Please use this identifier to cite or link to this item: https://ahro.austin.org.au/austinjspui/handle/1/12647
Title: Primary fluid bolus therapy for infection-associated hypotension in the emergency department.
Austin Authors: Lipcsey, Miklos;Chiong, Jonathan;Subiakto, Ivan;Kaufman, Melissa A;Schneider, Antoine G;Bellomo, Rinaldo 
Affiliation: Department of Intensive Care, Austin Health, Heidelberg, Victoria, Australia
Department of Cardiology, Northern Hospital, Melbourne, Victoria, Australia
Department of Surgical Sciences, Hedenstierna Laboratory, Section of Anaesthesiology and Intensive Care, Uppsala University, Uppsala, Sweden
Department of Adult Intensive Care, Centre Hospitalier Universitaire Vaudois, LaUSAnne, Switzerland.
Issue Date: 1-Mar-2015
Publication information: Critical Care and Resuscitation; 17(1): 6-11
Abstract: The physiological changes associated with fluid bolus therapy (FBT) for patients with infection-associated hypotension in the emergency department (ED) are poorly understood. We describe the physiological outcomes of FBT in the first 6 hours (primary FBT) for patients presenting to the ED with infection-associated hypotension.We studied 101 consecutive ED patients with infection and a systolic blood pressure (SBP)<100 mmHg who underwent FBT in the first 6 hours.We screened 1123 patients with infection and identified 101 eligible patients. The median primary FBT volume given was 1570 mL (interquartile range, 1000- 2490 mL). The average mean arterial pressure (MAP) did not change from admission to 6 hours in the whole cohort, or in patients who were hypotensive on arrival at the ED. However, the average MAP increased from its lowest value during the first 6 hours (66 mmHg [SD, 10 mmHg]) to its value at 6 hours (73 mmHg [SD, 12 mmHg]; P<0.001). The mean heart rate, body temperature, respiratory rate and plasma creatinine level decreased (P<0.05). In patients who were severely hypotensive (SBP<90 mmHg) on arrival at the ED, the MAP increased from 54 mmHg (SD, 8 mmHg) to 70 mmHg (SD, 14 mmHg) (P<0.001). At 6 hours, however, SBP was still <100 mmHg in 44 patients and <90 mmHg in 17 patients. When noradrenaline was used, in 10 patients, hypotension was corrected in all 10 and the MAP increased from 58 mmHg (SD, 9 mmHg) to 75 mmHg (SD, 13 mmHg).Among ED patients admitted to an Australian teaching hospital with infection, hypotension was uncommon. FBT for hypotension was limited in volumes given and failed to achieve a sustained SBP of >100 mmHg in 40% of cases. In contrast, noradrenaline therapy corrected hypotension in all patients who received it.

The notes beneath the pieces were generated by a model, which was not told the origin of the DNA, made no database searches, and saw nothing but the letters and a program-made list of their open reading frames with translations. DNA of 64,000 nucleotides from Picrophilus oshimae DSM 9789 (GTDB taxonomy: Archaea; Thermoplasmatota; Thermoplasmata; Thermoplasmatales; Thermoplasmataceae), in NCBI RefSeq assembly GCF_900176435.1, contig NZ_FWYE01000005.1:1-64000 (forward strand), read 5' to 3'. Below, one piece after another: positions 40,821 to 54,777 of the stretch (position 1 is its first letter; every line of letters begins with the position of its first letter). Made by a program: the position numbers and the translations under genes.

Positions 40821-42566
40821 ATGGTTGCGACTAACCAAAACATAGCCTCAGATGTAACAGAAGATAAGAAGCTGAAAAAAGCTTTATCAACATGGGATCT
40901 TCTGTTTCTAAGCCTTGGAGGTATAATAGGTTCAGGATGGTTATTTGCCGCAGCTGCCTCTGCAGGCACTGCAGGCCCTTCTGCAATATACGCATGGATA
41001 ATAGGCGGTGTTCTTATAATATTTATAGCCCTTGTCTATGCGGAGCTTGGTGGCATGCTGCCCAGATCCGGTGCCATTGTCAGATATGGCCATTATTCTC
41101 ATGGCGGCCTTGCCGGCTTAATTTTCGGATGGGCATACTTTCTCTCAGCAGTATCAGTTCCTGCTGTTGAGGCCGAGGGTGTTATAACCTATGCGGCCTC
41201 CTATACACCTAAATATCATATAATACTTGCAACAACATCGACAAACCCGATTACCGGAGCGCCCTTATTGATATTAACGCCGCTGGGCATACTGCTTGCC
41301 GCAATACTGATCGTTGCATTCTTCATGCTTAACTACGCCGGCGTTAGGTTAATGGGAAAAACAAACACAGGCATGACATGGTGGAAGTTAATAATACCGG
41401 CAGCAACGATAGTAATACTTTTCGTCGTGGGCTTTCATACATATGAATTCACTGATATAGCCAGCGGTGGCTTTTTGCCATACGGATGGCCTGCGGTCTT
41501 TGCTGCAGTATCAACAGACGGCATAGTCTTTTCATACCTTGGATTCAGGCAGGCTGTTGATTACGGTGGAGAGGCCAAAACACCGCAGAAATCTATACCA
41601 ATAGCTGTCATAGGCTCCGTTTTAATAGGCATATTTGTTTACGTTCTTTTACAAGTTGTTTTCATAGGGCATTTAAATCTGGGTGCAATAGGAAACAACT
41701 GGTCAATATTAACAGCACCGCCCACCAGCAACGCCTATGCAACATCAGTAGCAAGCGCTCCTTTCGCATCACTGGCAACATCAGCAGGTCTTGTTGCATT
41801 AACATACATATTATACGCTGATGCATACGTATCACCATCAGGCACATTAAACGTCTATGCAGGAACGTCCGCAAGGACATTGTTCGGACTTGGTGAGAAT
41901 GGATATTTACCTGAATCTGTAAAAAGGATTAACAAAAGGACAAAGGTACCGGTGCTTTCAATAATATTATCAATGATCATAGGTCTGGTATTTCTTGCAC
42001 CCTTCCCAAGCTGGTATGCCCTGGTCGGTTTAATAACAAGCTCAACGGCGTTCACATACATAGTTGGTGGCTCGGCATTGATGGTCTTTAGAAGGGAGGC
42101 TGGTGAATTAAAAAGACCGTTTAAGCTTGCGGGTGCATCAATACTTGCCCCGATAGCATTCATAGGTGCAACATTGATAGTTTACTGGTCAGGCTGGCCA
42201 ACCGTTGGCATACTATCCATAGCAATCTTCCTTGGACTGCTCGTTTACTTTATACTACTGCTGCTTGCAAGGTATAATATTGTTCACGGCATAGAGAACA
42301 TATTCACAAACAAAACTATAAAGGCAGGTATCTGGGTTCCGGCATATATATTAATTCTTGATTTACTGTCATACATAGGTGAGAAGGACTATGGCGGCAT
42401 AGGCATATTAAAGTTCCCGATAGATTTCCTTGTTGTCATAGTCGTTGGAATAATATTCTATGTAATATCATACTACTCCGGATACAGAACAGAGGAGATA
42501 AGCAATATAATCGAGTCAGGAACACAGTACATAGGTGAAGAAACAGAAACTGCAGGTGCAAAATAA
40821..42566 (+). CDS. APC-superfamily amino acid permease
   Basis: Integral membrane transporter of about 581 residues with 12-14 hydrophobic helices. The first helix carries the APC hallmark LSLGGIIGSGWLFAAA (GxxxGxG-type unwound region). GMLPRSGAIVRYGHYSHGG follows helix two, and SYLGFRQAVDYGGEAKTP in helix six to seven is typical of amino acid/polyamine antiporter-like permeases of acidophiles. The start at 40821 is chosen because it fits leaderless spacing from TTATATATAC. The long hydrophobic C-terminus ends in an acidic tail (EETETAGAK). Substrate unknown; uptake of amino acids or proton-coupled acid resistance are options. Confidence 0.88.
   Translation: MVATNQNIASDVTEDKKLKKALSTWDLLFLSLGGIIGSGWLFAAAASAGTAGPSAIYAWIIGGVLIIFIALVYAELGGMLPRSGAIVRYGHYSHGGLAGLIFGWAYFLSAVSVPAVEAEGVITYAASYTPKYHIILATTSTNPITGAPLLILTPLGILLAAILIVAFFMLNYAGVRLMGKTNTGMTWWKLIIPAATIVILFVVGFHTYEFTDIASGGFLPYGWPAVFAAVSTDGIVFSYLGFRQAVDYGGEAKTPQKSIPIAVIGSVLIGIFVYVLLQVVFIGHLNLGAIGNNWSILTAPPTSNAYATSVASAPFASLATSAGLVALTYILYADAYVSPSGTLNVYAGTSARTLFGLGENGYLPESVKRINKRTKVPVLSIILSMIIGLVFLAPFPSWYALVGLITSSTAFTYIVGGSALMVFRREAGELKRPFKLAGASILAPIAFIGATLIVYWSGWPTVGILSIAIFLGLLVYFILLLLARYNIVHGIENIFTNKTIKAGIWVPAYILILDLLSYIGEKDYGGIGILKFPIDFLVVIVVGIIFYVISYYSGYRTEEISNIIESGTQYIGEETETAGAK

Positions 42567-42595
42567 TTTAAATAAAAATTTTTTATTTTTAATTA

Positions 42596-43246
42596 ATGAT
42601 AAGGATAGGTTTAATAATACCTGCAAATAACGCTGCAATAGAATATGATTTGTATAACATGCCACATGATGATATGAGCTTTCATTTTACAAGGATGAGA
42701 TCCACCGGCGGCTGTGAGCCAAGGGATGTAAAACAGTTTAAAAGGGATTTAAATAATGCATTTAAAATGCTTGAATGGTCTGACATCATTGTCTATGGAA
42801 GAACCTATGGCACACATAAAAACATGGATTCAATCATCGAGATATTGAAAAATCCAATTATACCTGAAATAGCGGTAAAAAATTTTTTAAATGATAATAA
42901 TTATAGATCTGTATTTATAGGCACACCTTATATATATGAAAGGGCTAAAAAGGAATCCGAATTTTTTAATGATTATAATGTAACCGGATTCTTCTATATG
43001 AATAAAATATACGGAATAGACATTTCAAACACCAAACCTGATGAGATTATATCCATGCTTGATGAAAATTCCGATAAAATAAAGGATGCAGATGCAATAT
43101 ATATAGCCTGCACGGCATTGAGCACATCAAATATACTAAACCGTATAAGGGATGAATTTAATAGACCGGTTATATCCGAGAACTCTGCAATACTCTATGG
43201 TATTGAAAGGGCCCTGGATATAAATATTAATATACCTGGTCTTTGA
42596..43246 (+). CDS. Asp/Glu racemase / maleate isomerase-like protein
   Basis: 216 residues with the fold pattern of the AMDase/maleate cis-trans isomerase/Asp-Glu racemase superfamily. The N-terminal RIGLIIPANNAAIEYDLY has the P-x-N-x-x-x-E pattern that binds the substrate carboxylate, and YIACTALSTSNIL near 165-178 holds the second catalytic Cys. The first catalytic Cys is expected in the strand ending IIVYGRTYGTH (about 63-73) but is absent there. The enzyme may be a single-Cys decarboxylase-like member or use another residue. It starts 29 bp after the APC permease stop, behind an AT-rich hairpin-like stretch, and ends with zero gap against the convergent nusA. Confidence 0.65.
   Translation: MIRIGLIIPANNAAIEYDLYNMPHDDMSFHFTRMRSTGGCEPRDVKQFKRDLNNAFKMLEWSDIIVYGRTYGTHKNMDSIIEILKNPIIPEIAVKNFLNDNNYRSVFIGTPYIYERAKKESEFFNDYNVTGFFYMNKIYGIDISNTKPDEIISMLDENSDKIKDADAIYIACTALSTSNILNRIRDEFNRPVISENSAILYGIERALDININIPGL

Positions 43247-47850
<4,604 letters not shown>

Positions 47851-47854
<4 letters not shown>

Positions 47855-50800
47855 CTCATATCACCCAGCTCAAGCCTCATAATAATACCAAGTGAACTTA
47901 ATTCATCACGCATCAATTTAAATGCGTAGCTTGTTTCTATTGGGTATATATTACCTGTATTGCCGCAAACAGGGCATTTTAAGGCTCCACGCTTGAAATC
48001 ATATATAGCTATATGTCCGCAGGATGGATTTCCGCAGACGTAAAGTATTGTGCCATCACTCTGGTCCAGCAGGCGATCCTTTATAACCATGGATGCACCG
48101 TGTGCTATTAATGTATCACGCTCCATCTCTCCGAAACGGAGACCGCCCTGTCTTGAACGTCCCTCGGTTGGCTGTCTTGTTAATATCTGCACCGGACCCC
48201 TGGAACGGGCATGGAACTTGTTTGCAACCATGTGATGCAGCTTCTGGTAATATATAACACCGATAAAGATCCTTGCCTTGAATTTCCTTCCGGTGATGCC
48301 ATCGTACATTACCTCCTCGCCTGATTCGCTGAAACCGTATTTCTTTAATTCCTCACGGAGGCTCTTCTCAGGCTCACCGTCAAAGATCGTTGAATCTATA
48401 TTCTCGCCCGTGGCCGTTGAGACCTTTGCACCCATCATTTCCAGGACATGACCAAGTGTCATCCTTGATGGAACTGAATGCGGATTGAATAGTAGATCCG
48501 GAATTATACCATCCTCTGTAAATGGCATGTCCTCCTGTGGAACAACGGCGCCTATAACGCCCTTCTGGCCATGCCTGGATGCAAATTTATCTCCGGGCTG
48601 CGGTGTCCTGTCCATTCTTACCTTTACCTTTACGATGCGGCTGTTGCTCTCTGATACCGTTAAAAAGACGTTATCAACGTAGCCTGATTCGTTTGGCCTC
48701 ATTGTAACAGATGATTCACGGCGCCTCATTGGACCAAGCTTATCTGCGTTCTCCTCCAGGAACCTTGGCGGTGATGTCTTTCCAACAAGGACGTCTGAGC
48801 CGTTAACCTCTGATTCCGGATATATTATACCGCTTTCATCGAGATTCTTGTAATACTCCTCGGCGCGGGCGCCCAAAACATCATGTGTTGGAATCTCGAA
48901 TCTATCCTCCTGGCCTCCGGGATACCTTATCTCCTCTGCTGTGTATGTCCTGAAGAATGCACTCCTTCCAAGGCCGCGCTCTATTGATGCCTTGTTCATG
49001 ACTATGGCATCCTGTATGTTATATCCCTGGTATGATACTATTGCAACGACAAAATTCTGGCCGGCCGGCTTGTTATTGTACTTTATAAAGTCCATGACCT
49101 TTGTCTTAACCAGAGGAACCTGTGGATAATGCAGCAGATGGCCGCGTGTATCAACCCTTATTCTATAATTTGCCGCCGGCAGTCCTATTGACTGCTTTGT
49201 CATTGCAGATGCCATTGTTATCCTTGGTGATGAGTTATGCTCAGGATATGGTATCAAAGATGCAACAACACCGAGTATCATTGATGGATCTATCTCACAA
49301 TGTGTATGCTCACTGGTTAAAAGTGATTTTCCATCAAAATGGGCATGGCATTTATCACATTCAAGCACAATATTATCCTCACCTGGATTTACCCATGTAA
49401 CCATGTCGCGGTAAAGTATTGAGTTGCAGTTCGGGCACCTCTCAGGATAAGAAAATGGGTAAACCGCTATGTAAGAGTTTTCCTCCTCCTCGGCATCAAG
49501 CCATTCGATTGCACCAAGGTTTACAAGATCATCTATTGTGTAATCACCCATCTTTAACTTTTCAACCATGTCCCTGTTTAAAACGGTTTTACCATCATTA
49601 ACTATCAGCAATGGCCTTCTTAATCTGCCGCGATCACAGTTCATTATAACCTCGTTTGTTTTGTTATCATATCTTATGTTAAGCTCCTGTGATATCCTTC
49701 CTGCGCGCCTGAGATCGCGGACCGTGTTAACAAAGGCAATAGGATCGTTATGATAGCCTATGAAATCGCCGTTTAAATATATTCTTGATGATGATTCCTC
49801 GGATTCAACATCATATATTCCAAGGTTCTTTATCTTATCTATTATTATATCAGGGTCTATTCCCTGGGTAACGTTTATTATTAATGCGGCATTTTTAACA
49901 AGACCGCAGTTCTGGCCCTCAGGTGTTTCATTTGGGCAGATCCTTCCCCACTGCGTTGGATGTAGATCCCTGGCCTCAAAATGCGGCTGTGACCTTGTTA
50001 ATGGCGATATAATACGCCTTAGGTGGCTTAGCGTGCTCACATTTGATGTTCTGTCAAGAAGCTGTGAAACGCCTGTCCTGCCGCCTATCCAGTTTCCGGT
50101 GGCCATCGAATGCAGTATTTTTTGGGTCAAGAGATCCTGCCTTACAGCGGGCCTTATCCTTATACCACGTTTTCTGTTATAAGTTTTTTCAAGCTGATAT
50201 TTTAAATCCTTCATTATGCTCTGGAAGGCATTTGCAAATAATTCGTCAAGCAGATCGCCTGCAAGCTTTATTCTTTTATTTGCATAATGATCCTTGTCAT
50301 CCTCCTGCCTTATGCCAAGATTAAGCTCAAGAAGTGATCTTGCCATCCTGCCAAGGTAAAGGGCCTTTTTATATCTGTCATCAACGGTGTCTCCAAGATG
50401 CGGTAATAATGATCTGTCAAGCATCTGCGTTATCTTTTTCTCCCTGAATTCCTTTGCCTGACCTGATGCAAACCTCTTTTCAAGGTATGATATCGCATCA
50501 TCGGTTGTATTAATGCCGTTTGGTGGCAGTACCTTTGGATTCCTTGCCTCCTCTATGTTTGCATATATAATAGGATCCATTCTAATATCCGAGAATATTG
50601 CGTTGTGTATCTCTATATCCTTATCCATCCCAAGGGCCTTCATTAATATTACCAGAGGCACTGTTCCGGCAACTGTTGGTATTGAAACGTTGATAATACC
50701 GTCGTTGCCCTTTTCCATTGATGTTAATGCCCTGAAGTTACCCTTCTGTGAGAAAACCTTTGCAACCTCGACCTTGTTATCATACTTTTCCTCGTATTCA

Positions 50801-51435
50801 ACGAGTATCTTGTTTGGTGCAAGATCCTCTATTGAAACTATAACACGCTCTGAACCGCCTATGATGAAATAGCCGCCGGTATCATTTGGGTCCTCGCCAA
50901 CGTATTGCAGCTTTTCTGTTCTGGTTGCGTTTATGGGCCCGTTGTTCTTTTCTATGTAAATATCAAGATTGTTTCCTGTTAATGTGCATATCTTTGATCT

Gov't Doc #: 25702756
URI: http://ahro.austin.org.au/austinjspui/handle/1/12647
URL: https://pubmed.ncbi.nlm.nih.gov/25702756
Type: Journal Article
Subjects: Aged
Aged, 80 and over
Emergency Service, Hospital
Female
Fluid Therapy.methods
Humans
Hypotension.etiology.therapy
Infection.complications
Male
Middle Aged
Retrospective Studies
Treatment Outcome
Appears in Collections:Journal articles

Show full item record

Page view(s)

4
checked on Nov 25, 2022

Google ScholarTM

Check


Items in AHRO are protected by copyright, with all rights reserved, unless otherwise indicated.